How I Deal With RA Brain Fog

In medspeak, brain fog is called cognitive impairment, and it can be way more disruptive than you realize.

by Lene Andersen, MSW Patient Advocate

My mind is full of fog as thick as pea soup, my thoughts unintelligible slippery shapes only barely visible. Finding the right word takes effort and a concentration I don’t have as I fumble in the mist for something with the right texture and sound. Where once I had a memory like a steel trap, capable of remembering conversations verbatim, now it’s more like a sieve, filtering out the topic of a chat, sometimes even the fact that the conversation occurred.

I have brain fog, and it’s one of my least-favorite symptoms of rheumatoid arthritis (RA). I’m not alone. According to the Arthritis Foundation, brain fog is a fairly common symptom of RA affecting between 30% and 70% of people living with the condition. It is also part of many other types of chronic illness, including fibromyalgia, migraine, multiple sclerosis, and chronic pain conditions. Even perfectly healthy people can experience moments of brain fog, usually related to sleep problems, burnout, or hormones changes during pregnancy and menopause. This might make it sound almost normal and merely inconvenient, but it can be debilitating and life-changing, demonstrated by the medical word for the problem: cognitive impairment. It’s characterized by memory problems and issues with mental clarity, focus, and sharpness, all of which make it harder to retain/earn new info, solve problems, and sometimes even just follow a conversation with a friend.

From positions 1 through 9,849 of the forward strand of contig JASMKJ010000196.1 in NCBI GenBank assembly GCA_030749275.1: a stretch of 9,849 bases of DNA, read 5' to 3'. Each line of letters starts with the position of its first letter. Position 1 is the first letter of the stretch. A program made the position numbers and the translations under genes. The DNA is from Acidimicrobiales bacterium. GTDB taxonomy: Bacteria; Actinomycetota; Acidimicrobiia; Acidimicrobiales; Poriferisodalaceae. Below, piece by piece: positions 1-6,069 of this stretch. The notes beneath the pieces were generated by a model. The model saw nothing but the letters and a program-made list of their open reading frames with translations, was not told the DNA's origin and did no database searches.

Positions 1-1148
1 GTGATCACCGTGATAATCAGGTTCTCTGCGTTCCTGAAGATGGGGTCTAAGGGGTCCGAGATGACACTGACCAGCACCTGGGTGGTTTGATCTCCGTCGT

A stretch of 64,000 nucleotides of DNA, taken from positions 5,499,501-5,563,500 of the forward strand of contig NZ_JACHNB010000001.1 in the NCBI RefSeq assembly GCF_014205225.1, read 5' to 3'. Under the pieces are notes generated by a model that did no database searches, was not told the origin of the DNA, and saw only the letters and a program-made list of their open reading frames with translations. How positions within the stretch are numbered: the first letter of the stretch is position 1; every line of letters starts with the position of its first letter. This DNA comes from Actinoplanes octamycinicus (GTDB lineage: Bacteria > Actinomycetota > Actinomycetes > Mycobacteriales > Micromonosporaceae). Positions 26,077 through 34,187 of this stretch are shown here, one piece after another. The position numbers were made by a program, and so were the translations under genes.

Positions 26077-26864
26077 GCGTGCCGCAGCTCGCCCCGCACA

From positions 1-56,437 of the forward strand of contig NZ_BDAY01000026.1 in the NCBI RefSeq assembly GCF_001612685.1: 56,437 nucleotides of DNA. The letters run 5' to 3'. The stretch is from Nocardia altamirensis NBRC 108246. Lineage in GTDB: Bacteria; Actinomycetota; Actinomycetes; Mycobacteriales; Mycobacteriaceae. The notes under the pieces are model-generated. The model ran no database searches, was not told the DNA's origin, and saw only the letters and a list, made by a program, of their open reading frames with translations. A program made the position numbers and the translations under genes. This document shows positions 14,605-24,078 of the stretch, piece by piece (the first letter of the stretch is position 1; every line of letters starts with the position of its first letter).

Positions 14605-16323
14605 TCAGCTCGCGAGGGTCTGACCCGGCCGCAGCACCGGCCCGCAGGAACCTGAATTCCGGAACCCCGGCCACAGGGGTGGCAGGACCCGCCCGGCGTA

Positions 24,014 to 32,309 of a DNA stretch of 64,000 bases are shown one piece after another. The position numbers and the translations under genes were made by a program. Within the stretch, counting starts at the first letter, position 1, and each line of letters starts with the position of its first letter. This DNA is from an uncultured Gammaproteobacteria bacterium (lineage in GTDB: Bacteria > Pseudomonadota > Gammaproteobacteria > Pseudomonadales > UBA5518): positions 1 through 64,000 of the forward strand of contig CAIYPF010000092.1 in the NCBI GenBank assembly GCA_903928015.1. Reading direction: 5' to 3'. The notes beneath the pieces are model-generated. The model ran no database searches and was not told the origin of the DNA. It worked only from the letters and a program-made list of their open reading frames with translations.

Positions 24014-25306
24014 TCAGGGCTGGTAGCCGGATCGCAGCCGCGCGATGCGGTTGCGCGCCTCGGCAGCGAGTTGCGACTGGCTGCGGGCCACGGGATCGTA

I’ve had autoimmune arthritis since childhood, but my brain fog didn’t reach Olympic-sport level until I developed fibromyalgia about 15 years ago. It was one of most terrifying symptoms I have experienced in five decades with chronic illness—I thought I was losing my mind. Having watched my father deteriorate under the onslaught of vascular dementia, it was much too close to home.

My first step to figuring out how to live with brain fog was a conversation with my doctor: “How will we know if I’ve got Alzheimer’s?” She assured me that she’d know, as the symptoms of dementia are unique and different from brain fog, more often affecting your ability to function, such as holding down a job or doing chores. It would take some effort, but she said I’d be able to figure out how to work around my mental fuzziness.